This OpEd is part of the Issam Fares Institute opinion articles series published weekly. This article is an IFI-GHI commentary written by
Nasser Yassin, Interim Director of Issam Fares Institute for Public Policy and International Affairs at the American University of Beirut, Lebanon.
Shadi Saleh, Founding Director of the Global Health Institute at the American University of Beirut, Lebanon.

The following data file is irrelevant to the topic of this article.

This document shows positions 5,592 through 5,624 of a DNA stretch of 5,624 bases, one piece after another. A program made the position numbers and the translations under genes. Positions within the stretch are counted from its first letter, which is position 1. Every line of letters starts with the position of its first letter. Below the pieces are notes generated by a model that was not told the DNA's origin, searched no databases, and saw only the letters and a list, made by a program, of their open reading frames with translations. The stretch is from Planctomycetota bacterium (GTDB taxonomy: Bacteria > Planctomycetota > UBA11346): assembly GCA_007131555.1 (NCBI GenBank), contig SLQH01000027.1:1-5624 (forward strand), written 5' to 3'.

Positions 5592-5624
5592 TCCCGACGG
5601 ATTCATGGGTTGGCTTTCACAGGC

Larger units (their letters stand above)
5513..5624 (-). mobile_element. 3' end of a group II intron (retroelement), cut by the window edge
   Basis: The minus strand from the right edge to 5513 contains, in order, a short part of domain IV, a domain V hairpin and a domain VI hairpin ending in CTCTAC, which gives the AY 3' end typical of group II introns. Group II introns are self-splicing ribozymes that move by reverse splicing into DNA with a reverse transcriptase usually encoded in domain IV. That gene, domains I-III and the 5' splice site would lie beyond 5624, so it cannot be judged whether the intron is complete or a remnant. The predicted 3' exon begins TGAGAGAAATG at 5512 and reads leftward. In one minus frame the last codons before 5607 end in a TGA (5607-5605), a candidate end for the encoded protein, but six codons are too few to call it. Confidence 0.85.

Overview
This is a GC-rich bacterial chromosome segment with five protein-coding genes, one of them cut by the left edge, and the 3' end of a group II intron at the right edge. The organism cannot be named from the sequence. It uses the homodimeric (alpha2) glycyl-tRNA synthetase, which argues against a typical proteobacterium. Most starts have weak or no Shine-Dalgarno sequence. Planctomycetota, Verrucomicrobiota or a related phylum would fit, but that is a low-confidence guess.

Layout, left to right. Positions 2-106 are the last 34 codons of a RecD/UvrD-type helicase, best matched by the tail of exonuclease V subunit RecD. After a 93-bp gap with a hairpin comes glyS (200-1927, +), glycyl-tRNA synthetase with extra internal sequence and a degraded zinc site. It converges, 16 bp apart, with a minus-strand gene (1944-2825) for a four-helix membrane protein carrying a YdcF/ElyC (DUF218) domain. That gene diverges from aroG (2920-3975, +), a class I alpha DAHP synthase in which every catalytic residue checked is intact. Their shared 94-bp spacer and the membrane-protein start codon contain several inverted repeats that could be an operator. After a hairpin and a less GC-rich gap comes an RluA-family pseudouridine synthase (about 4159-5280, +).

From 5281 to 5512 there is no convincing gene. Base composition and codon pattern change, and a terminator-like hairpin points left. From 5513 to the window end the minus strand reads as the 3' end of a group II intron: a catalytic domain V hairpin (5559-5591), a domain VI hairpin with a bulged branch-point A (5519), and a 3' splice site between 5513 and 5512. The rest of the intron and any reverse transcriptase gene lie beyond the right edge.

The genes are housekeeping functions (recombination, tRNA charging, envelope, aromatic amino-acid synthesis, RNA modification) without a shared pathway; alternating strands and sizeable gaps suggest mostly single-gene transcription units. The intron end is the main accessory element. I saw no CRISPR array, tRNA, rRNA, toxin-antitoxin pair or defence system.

As we write this commentary confined to our homes, our newsfeed is flooded with numbers of COVID-19 infections hitting close to 4 million people across the globe, and still counting. The pandemic has also inflicted serious damages on global – and regional – governing political structures to a degree meriting a revisit of their own raison d’être and mode of operation (or lack of). The global economic fallout will also be unprecedented as the flows of goods and people got severely disrupted while lockdowns hit the transport, services, and retail industries, among others. In recent years, many around the World have hypothesized on the impact of surging nationalism globally on shaping a new World order. COVID-19 revealed how nationalism can translate into breaking decade-long alliances presumably built on common values and interests. The question going forward is whether the World post COVID-19 will continue to support this national trend or tilt the balance towards placing more value on globalist approach and values, starting with better global health.